A Reviewer's Notebook - 1969/3


Nothing is simple. The good lib­ertarian, if he follows his theory to the end, must be for the free movement of people, goods, gold, information, and ideas over the surface of the earth. He must be for the unrestrained immigration of Indians into Great Britain, or Chinese and Negroes into Aus­tralia, or Arabs into Israel, and Israeli into Egypt or Tunis. He must be for applying the princi­ple of "one man, one vote" to Rho­desia and South Africa. But in the practical world, the free movement of men who do not care for free­dom can be destructive of all the individual liberties that have been painfully wrung from govern­ments over twenty centuries of in­tensive struggle.

The paradoxical results of sup­porting the idea of freedom for people who don’t in the least care to preserve it are spelled out in great detail in Dr. Franco Nogueira’s remarkable little book, The Third World (Johnson Pub­lications, London, England), which comes to us with an enthusiastic foreword by former U.S. Secre­tary of State, Dean Acheson. Dr. Nogueira is the Portuguese For­eign Minister, a job to which he succeeded after a scarifying ex­perience as a delegate for his country at the UN General Assem­bly. In the UN the nations of the "third world" form what is known as the Afro-Asian bloc. The Afro-Asian nations are loud in praise of democracy, liberalism, and other Western concepts, but in Dr. No­gueira’s experience they don’t un­derstand anything they say.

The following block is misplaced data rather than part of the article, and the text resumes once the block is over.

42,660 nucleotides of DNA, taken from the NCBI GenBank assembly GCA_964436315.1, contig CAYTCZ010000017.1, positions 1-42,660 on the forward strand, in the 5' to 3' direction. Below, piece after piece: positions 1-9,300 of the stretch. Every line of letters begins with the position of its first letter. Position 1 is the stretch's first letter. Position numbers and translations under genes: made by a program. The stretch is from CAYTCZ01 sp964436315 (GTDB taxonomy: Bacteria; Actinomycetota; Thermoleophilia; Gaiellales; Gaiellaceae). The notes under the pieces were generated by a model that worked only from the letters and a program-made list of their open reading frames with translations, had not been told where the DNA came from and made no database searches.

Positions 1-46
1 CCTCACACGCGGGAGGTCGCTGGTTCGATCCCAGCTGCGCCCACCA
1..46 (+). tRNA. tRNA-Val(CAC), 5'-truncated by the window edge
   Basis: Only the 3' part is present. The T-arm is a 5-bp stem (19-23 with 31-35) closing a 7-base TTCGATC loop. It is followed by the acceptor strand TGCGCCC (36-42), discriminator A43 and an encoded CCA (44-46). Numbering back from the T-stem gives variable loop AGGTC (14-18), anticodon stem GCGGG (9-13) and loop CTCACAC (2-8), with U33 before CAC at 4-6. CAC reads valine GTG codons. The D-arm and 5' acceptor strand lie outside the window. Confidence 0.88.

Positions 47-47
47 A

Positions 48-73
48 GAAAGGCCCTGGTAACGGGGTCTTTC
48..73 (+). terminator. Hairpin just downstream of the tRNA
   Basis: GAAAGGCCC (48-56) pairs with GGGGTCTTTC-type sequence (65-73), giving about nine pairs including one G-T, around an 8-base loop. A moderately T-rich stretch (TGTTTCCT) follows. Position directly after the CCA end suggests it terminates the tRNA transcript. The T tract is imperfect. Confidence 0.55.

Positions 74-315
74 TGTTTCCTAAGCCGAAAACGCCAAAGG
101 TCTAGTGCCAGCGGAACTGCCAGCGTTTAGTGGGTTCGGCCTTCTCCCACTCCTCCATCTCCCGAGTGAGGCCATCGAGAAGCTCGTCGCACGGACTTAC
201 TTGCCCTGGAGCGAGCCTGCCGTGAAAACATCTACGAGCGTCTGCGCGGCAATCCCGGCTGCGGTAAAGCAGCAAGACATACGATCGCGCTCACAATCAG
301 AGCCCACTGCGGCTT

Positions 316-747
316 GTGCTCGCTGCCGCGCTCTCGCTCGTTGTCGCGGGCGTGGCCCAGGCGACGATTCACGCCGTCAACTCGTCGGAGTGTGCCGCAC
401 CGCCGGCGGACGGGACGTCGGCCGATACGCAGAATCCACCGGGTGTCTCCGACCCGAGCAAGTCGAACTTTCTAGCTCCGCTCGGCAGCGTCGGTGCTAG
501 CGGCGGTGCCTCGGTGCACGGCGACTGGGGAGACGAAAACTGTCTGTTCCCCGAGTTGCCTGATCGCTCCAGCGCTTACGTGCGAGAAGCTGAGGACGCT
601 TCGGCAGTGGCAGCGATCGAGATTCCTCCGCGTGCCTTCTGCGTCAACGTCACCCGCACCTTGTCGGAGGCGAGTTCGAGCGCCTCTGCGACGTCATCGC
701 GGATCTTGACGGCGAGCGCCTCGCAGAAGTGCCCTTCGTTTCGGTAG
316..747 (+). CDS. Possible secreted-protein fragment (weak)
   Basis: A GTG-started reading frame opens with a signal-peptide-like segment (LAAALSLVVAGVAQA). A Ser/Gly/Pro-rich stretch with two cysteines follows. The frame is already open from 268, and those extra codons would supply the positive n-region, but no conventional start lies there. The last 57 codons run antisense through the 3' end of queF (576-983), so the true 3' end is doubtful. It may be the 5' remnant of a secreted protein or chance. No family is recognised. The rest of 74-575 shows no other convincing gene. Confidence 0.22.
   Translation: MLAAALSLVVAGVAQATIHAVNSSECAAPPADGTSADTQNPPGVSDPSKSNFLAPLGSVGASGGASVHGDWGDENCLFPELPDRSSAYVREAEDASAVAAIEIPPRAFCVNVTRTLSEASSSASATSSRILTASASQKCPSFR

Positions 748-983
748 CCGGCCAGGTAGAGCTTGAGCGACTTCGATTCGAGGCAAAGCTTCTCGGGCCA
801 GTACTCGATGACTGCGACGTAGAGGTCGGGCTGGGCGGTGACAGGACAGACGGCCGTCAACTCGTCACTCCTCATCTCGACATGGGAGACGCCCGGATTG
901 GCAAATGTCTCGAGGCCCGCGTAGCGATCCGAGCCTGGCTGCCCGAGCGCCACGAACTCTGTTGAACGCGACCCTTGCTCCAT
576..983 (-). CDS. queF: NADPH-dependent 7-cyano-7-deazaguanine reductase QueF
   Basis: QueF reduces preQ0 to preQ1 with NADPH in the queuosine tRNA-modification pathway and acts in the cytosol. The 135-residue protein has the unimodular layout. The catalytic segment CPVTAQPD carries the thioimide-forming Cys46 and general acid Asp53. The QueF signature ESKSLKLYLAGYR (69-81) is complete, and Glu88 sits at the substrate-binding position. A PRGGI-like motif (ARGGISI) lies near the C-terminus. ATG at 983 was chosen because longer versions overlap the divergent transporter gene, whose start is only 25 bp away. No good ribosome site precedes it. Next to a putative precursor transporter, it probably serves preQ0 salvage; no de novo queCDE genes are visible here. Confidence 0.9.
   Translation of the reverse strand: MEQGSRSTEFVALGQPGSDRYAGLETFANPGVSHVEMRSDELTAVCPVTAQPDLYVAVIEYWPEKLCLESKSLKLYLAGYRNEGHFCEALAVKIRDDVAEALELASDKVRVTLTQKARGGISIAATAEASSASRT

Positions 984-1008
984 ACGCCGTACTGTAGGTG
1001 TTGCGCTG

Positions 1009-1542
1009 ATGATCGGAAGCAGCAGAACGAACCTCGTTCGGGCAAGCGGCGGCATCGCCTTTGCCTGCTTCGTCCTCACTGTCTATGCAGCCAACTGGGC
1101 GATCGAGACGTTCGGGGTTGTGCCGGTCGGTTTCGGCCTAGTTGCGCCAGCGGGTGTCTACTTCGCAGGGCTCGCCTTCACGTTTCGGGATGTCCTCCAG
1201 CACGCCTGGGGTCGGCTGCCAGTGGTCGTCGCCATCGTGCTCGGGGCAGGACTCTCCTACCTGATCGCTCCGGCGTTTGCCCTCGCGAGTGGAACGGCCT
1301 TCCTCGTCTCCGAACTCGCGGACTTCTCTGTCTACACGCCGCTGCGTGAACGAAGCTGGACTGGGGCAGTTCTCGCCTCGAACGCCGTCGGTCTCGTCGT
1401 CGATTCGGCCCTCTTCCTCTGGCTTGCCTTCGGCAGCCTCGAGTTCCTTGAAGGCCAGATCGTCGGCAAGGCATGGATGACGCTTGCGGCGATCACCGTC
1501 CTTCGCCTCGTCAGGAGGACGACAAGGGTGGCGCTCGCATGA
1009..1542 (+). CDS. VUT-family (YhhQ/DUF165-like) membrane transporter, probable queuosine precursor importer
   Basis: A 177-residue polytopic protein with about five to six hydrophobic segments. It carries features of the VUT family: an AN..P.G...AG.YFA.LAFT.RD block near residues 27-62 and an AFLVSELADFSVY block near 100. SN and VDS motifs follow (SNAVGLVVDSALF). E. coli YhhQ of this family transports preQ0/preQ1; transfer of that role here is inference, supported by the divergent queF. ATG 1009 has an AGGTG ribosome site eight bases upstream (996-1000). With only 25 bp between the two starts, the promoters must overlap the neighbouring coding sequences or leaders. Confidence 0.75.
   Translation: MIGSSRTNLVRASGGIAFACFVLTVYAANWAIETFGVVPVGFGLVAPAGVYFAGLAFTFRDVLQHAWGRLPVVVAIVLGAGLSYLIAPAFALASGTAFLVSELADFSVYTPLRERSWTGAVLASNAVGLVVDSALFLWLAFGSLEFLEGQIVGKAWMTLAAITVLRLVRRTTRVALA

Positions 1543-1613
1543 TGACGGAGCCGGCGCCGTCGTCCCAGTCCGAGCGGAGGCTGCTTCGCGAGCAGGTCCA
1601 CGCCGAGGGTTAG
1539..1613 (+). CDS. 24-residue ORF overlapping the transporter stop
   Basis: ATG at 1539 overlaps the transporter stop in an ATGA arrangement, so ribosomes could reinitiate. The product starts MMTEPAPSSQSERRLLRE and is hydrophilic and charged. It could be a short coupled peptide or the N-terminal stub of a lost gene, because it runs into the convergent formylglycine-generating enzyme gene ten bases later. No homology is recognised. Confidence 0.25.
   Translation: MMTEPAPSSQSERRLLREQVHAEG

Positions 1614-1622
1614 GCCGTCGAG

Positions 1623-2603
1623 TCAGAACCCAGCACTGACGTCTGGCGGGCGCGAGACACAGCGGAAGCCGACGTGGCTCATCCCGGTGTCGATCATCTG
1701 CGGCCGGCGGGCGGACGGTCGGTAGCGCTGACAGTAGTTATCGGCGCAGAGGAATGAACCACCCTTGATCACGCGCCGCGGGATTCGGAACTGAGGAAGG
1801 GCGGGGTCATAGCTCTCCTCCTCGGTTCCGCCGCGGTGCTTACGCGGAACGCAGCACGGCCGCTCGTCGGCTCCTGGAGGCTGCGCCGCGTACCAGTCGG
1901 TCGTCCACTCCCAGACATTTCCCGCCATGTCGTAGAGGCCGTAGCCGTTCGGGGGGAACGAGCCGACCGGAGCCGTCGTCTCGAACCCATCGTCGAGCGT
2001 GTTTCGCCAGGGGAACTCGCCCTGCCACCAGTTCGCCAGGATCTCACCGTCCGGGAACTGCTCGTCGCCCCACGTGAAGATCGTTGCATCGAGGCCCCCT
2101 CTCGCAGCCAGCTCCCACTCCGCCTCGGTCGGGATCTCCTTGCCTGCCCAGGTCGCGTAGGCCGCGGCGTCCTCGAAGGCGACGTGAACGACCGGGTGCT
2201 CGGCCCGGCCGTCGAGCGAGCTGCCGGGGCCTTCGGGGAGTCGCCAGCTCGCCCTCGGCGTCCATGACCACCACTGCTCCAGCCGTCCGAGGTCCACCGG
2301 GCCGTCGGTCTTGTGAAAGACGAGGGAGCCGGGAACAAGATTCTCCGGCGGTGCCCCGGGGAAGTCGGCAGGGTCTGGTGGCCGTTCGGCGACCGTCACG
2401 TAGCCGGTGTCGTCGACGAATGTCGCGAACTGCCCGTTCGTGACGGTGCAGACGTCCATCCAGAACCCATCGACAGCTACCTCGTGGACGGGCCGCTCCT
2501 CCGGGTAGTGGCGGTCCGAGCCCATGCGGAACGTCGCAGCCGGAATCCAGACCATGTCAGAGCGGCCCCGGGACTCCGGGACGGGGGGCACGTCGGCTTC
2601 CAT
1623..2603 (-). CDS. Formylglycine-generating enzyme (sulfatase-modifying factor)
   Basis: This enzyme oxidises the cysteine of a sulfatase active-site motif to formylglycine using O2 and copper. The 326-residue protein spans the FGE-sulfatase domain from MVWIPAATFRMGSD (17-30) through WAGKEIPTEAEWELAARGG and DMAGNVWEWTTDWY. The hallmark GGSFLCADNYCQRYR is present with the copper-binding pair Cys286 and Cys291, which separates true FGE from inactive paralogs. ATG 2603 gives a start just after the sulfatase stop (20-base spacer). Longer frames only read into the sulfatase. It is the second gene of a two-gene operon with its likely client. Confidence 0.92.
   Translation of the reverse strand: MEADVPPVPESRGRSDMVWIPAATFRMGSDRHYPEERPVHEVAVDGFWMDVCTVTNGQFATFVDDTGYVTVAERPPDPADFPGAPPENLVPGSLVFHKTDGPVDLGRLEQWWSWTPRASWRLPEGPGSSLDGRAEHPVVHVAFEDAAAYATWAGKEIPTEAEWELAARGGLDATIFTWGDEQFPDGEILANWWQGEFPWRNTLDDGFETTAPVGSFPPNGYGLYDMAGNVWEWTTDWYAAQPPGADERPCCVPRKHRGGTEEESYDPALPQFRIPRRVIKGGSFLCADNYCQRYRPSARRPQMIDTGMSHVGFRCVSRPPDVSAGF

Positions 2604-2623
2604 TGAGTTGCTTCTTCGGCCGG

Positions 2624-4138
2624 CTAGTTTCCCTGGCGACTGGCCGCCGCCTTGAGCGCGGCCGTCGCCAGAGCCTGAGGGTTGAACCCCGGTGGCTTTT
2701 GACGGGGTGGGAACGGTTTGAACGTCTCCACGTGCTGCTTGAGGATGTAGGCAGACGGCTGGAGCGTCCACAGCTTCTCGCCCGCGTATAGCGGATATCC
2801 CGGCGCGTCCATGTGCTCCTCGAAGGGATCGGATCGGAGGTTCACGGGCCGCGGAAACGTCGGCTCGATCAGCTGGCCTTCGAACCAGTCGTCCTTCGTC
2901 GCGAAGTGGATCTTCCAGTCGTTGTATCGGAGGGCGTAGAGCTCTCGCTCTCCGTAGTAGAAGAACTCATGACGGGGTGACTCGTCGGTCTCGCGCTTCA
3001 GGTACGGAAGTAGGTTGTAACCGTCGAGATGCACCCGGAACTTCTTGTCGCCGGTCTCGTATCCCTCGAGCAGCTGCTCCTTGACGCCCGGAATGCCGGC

As a Portuguese Dr. Nogueira had, of course, to defend the rec­ord of leis countrymen in Africa, where Portugal retains its hold on Angola and Mozambique. Unlike the white Rhodesians and the Boers of South Africa, the Portuguese are champions of a real mul­tiracialism. They don’t care who marries whom. They extend the same liberties to everybody, whether white, black, brown, or yellow; and they consider their African soil to be part of the grand cosmopolitan nation of Greater Portugal. Yet, in spite of practicing the sort of liberalism which the nations of the "third world" say they want to see re­stored all over Africa, the Portu­guese find themselves denounced in the UN as "reactionary coloni­alists."

Myth of Democratic Development

Dr. Nogueira makes his points about Portugal’s record in Africa succinctly. He believes his coun­try is still in Africa precisely be­cause it has had a policy that does justice to the concept of multi­racialism. But this book is not an apologia. It is mainly devoted to an exposure of the myths that con­trol "almost all aspects of life" on the African continent outside of the Portuguese territories.